The 31-year-old’s dream loan spell at Manchester United will end by the end of January, but could any top flight side trust the ex-Watford man?
It was almost a year ago that Odion Ighalo made the Deadline Day switch in January to join dream club Manchester United till the end of the season.
The enforced coronavirus break, however, led to an extension of the striker’s loan from Shanghai Shenhua, which ultimately proved to be the 31-year-old’s undoing.
Admittedly, rejecting the offer to stay at the club he’s loved almost all his life was probably never going to happen but, despite staying an extra six months with the Red Devils, lockdown in March was the worst thing that could have happened to the Nigerian.
Marcus Rashford’s return from injury post-lockdown and Man United’s top four chase meant Ole Gunnar Solskjaer relied heavily on nearly the same side for the majority of games in their run-in, with Ighalo’s minutes taking a significant hit.
While the 1999 Champions League winner admired and respected the West African frontman, there was a suggestion he never really trusted him to lead the line for the really important games, evidenced by that run of games at the backend of last season, the FA Cup semi-final snub vs Chelsea and eventual short-term acquisition of Edinson Cavani in the previous window.
The upshot of the aforementioned has seen the ex-Nigeria international feature for nine Premier League minutes while seeing even less time in the Champions League this term. He started twice in the EFL Cup against Luton Town and Brighton & Hove Albion but was dropped totally in subsequent rounds against Everton and Manchester City when the opponents posed a greater threat.
Even though his last start came way back in September, Ighalo seemingly has no hard feelings and remains honoured to have represented the club in the last year.
“It was a good one and a tough one. Before I came to United, I never thought I would play,” the frontman told ESPN, reflecting on his time at the Theatre of Dreams. “I remember the night my agent called me to tell me Manchester United wanted me, it was 10 pm-11 pm Shanghai Time. I was under my bed naked; I didn’t sleep until daybreak.
“I’m fulfilled as a football player, if I don’t achieve anything from now when I finish my career I am fulfilled.”
The forward’s next move has been mooted, especially as he now enters the final week of his time in Manchester. A move to the MLS has done the rounds but there are some Premier League teams rumoured to be interested.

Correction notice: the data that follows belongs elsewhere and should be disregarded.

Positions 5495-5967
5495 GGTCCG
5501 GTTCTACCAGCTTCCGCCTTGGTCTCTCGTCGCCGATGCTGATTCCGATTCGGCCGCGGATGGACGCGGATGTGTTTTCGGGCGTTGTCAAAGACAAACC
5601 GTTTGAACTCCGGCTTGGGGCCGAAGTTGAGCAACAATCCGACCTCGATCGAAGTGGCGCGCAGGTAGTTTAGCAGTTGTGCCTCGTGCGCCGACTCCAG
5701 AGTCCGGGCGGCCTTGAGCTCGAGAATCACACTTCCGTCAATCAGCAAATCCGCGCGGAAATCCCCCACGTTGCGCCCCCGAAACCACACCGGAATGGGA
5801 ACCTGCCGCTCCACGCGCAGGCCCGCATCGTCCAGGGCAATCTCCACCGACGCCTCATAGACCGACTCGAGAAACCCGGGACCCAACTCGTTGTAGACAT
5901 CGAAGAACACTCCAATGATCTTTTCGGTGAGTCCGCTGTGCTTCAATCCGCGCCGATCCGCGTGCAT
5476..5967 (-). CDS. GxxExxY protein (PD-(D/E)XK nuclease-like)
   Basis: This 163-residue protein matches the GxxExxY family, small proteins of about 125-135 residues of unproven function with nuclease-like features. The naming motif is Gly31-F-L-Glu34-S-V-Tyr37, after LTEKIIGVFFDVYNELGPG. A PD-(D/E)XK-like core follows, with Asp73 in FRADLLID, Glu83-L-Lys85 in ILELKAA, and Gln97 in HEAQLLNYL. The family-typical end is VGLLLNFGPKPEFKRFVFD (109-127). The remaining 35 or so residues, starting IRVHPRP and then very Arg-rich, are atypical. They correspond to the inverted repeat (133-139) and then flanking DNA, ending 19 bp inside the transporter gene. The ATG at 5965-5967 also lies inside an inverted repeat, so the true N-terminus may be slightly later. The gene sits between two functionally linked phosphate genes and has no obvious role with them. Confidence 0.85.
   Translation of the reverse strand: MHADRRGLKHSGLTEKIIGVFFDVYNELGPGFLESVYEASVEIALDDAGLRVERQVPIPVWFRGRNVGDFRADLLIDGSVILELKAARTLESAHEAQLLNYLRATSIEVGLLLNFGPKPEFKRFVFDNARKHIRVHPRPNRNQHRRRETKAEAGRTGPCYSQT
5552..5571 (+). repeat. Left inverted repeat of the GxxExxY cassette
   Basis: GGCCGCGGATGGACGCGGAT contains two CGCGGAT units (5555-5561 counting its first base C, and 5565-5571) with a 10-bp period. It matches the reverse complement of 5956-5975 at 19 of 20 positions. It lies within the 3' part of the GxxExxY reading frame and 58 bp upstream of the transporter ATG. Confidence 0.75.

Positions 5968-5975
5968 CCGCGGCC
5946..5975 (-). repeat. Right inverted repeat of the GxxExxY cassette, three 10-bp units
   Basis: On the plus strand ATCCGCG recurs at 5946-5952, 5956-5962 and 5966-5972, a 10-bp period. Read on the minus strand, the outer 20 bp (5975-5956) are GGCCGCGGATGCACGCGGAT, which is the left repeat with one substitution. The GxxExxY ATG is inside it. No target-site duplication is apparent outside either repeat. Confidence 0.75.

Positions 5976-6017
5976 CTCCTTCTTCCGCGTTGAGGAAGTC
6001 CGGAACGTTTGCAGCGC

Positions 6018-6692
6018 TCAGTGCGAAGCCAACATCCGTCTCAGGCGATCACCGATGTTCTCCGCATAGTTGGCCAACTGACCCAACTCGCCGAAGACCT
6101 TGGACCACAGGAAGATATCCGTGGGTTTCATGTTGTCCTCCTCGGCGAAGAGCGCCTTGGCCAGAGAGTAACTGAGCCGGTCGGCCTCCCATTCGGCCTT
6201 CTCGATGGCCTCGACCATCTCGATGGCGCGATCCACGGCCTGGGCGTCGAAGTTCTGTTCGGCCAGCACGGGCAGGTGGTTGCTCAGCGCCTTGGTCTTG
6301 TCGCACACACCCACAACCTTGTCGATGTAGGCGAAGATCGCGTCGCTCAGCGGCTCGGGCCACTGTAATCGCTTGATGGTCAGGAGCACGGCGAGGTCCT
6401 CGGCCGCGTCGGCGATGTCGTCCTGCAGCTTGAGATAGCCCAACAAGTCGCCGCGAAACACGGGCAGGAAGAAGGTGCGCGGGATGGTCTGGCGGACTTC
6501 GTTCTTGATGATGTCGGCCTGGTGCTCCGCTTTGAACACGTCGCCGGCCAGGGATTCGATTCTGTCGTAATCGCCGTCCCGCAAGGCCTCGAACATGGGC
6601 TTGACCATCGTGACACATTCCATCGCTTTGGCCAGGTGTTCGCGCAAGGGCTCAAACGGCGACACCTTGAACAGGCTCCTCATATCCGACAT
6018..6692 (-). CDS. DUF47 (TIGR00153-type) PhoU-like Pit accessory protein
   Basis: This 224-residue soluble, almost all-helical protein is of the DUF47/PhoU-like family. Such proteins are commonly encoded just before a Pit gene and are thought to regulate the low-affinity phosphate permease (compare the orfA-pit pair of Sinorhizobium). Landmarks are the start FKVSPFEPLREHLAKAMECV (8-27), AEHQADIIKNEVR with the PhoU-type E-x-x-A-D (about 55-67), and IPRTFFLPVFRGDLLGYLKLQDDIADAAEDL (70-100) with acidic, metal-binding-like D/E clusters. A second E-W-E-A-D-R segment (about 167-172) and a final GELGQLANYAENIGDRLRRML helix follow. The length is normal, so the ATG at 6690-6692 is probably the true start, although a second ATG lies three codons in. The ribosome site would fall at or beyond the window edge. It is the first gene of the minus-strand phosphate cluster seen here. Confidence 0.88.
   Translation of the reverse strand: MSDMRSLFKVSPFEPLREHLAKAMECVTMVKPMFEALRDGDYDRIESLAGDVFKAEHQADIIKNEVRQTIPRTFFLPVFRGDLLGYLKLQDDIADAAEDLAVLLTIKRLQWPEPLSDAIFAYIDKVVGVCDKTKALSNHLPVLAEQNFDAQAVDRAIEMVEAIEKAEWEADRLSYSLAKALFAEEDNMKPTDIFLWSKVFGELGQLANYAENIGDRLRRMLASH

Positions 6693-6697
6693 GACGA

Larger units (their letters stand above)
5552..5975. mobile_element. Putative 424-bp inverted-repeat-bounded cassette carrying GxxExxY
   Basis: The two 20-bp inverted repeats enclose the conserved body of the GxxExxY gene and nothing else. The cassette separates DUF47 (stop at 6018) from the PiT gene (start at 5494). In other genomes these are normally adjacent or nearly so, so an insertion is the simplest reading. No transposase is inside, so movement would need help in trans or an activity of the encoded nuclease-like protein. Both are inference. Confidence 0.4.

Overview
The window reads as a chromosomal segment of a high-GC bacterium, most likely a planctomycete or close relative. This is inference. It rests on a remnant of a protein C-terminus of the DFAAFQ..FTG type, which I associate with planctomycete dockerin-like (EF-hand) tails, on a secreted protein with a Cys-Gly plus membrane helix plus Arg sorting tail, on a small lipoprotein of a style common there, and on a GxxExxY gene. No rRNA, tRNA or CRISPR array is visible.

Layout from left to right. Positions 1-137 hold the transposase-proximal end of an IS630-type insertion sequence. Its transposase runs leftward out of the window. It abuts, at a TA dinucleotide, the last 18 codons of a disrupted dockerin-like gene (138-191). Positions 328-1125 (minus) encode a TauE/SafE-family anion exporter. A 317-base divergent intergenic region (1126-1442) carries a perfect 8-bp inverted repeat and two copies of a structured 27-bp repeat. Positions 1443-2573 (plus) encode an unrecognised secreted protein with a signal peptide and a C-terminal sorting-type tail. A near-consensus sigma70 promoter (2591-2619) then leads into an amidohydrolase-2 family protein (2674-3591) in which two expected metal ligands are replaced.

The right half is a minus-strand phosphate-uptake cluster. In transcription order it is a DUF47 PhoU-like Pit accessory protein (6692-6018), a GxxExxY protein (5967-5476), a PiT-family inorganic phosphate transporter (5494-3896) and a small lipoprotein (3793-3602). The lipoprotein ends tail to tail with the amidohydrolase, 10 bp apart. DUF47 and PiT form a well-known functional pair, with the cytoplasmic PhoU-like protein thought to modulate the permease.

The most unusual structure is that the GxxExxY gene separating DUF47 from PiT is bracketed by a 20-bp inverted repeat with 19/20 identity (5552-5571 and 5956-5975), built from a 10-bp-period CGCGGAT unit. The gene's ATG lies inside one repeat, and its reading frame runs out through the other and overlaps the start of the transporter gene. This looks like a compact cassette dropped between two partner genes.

While he hasn’t played consistently since June, the ex-Watford man did show in his run-outs before the lockdown he’s by no means done yet and still has goals in him, in spite of his advanced years.
So, which PL sides could consider the retired Super Eagle?
Chris Wilder’s side have struggled for goals all season and will theoretically be helped by someone of Ighalo’s quality in the penalty area.
The Blades are the joint-lowest scorers in the league with 10 but are underperforming their expected goals of 18.4, largely due to not having the quality or enough end product in the attacking third.
Signing Rhian Brewster from Liverpool hasn’t helped in any way, so Wilder could look to the more experienced Ighalo to poach some goals in the second half of the campaign as Sheffield aim to avoid relegation.
Rumours of a move for Sevilla frontman Youssef En-Nesyri have circulated recently but it remains to be seen if it’ll be done this month.
Fears over the Morocco forward not bedding in straight away could lead David Moyes to a proven Premier League forward in Ighalo, due to his familiarity with football in England.
The seventh-placed Hammers could secure their highest domestic finish since moving to the London Stadium, and an experienced, largely dependable Ighalo could help their cause.
In a similar way to the Blades, Fulham’s position isn’t a fair reflection of their performances this season.
Scott Parker’s troops sit third-bottom in the table despite mostly playing well and showing tremendous growth since their opening 3-0 defeat by Arsenal at Craven Cottage.
Since that reverse, the Cottagers have largely tightened up at the back and have found the right balance in midfield, but still struggle for goals when it matters.
Before recent back-to-back defeats by Chelsea and Man United, they played out five successive draws which may have ended in wins had they had a capable goal scorer.
Ighalo ticks that box, somewhat, and a short-term deal should be considered by the West Londoners.
In truth, an argument can be made for almost every side in the bottom five to strike a short-term deal with the Nigerian due to his finishing ability but whether they swoop for the West African remains to be seen.
Ighalo seems to have unfinished business in the Premier League, though, and Nigerians will hope he sticks around for a while longer, especially after the underwhelming finish to his dream United spell.